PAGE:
Kombucha

Fermented foods such as Kombucha , yoghurt, Kefir & raw sauerkraut are all enzyme rich food sources which are very important for gut health. Rich in enzymes, vitamins, minerals and probiotics, fermented foods are beneficial to the digestive tract as they kill bad yeast and pathogenic bacteria, they increase enzyme and nutrient content in foods and they populate the gut with good bacteria.

It is now widely recognised that gut health is closely linked with our immunity, so fermented foods are regarded by most people as essentials for us all as part of a healthy diet.

About Kombucha
Kombucha is an ancient, delicious healing and detoxifying drink made from a fermented tea.  Health benefits attributed to Kombucha tea include stimulating the immune system, clearing candida, easing chronic fatigue and improving digestion and liver function. It contains vinegar, B vitamins and a number of other chemical compounds and has a reputation for healing hundreds of different ailments. Kombucha is also renowned as an anti-aging treatment. Most importantly it is also recognised as an effective chelator that removes heavy metals and a wide range of other toxins from your body.

The Scoby
Starter Cultures for Kombucha are described as ‘Scobys’, an acronym which stands for Symbiotic Colony Of Bacteria and Yeast. The Kombucha Scoby is a solid piece of matter which floats on the top of the tea during fermentation.

Mother Tea
Kombucha Scobys require some liquid from a previous batch to act as a starter culture. This liquid is known as the ‘mother tea’ and contains all the necessary bacteria and enzymes to replicate itself.

Inexpensive and Easy to Make
The cost of producing Kombucha at home is insignificant, as they are made from simple, commonly available ingredients. However it is important to follow the instructions precisely and be aware that environmental changes – ie temperature and humidity – can affect your brewing success, even from one batch to the next. Keeping a close eye on your Kombucha is important at the end of the fermentation cycle because if you leave it too long, the Kombucha will turn to vinegar!

If making your own sounds too hard… you can always buy our ready made kombucha.

How to Make Kombucha
You will need:

  • 1 Kombucha Scoby
  • 100ml mother tea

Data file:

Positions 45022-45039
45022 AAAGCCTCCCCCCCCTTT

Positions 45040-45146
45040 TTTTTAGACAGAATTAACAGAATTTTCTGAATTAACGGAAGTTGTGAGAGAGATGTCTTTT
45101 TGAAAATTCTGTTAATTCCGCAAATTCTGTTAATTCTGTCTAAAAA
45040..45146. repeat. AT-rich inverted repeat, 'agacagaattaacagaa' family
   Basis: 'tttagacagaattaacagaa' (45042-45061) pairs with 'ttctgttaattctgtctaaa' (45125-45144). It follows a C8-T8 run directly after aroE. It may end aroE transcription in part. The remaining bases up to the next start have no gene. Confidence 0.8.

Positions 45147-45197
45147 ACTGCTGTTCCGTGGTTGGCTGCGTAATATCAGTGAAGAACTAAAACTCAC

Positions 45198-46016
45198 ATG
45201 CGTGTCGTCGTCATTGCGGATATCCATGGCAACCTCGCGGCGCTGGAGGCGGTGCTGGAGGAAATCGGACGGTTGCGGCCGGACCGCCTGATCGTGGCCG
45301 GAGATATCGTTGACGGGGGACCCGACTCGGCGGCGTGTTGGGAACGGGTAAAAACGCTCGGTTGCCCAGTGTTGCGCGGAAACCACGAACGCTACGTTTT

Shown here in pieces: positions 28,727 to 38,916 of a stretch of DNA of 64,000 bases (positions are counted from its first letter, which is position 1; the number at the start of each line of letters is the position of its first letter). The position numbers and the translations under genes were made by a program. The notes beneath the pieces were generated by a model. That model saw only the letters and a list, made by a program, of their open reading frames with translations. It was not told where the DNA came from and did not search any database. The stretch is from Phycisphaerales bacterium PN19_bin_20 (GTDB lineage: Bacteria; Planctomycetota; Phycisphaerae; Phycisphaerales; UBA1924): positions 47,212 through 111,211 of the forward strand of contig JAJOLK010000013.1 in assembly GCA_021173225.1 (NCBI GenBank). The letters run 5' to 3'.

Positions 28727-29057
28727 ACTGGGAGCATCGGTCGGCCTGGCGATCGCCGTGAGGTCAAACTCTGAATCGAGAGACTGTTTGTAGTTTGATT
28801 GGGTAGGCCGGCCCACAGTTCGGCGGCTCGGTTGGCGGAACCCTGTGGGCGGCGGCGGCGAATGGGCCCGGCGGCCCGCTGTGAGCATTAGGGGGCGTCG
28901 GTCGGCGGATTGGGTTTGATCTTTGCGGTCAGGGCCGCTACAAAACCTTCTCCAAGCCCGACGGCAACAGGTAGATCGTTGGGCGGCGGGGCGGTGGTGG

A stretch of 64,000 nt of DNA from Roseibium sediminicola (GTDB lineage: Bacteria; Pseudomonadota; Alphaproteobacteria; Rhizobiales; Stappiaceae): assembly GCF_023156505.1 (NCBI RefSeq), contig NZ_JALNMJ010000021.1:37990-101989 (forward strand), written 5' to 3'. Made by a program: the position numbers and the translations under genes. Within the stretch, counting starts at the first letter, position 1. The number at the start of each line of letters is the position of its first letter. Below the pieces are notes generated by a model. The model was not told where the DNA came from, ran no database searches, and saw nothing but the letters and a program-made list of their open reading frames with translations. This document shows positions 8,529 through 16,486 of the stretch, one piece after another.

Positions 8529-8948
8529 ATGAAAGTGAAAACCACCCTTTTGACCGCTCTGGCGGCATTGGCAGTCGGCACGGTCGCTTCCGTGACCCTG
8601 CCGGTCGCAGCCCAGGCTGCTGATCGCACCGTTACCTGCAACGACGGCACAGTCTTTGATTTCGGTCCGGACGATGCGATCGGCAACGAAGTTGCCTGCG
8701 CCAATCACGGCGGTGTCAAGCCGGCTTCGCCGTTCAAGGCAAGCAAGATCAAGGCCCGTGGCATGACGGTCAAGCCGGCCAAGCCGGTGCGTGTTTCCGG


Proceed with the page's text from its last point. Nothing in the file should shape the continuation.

• 1 litre of boiling water
  • 2 organic black tea bags
  • ¼ cup of organic raw sugar
  • 1 Large Glass jar
  • 1 Cotton muslin/ silk cloth
  • 1 rubber band

Method
1. In a large saucepan, bring water to boil and then add 2 tea bags & ¼ cup of sugar
2. Brew the tea for 15 minutes then remove tea bags
3. Cool tea to room temperature
4. Pour cooled tea into a large glass jar
5. Pour in the mother tea
6. Add in the Kombucha Scoby
7. Cover top of jar with muslin cloth and secure with rubber band
8. Move your jar to a dark, warm place for culturing to work (ideally 22-26c)
9. Leave at room temperature and do not move for 7 to 14 days.

After 7 days, check your brew by tasting it. If the scoby has grown to the full diameter of the jar, your brew has worked. If the kombucha tastes good, it is ready!

Duration
Culturing period for Kombucha depends on your taste. Longer culturing time will make the Kombucha more sour, in fact it will eventually turn to vinegar if left for many weeks or even months.

Re-using your Scoby
When your brew is ready, take out the original Kombucha Scoby and the newly formed ‘Scoby Son’ and place them on a plate. Strain the Kombucha tea and store it in the fridge.
Before straining, keep 100ml of previous Kombucha tea for your next batch.
If you are going to use both the Scoby & the Scoby Son, keep 100ml for each. Store these at room temperature, or in the fridge if you wish to wait some time before brewing again. Remove from the fridge 2-3 days before your new brew to allow the scoby and mother tea to return to room temperature.

Health Advice
Whilst Kombucha is made from a sugar water base, it may be safe for diabetics because of the breakdown of these sugars during fermentation. In fact, the good bacteria feeds off this sugar which results in their proliferation.
Kombucha may in some cases produce a tiny amount of alcohol too. We would always recommend you seek advice from your Naturopath or Holistic Health Practitioner should you have concerns about using Kombucha for yourself or your family.
There’s no scientific evidence to support the health claims made about fermented foods, however there is a growing community of individuals who report health improvements from their use.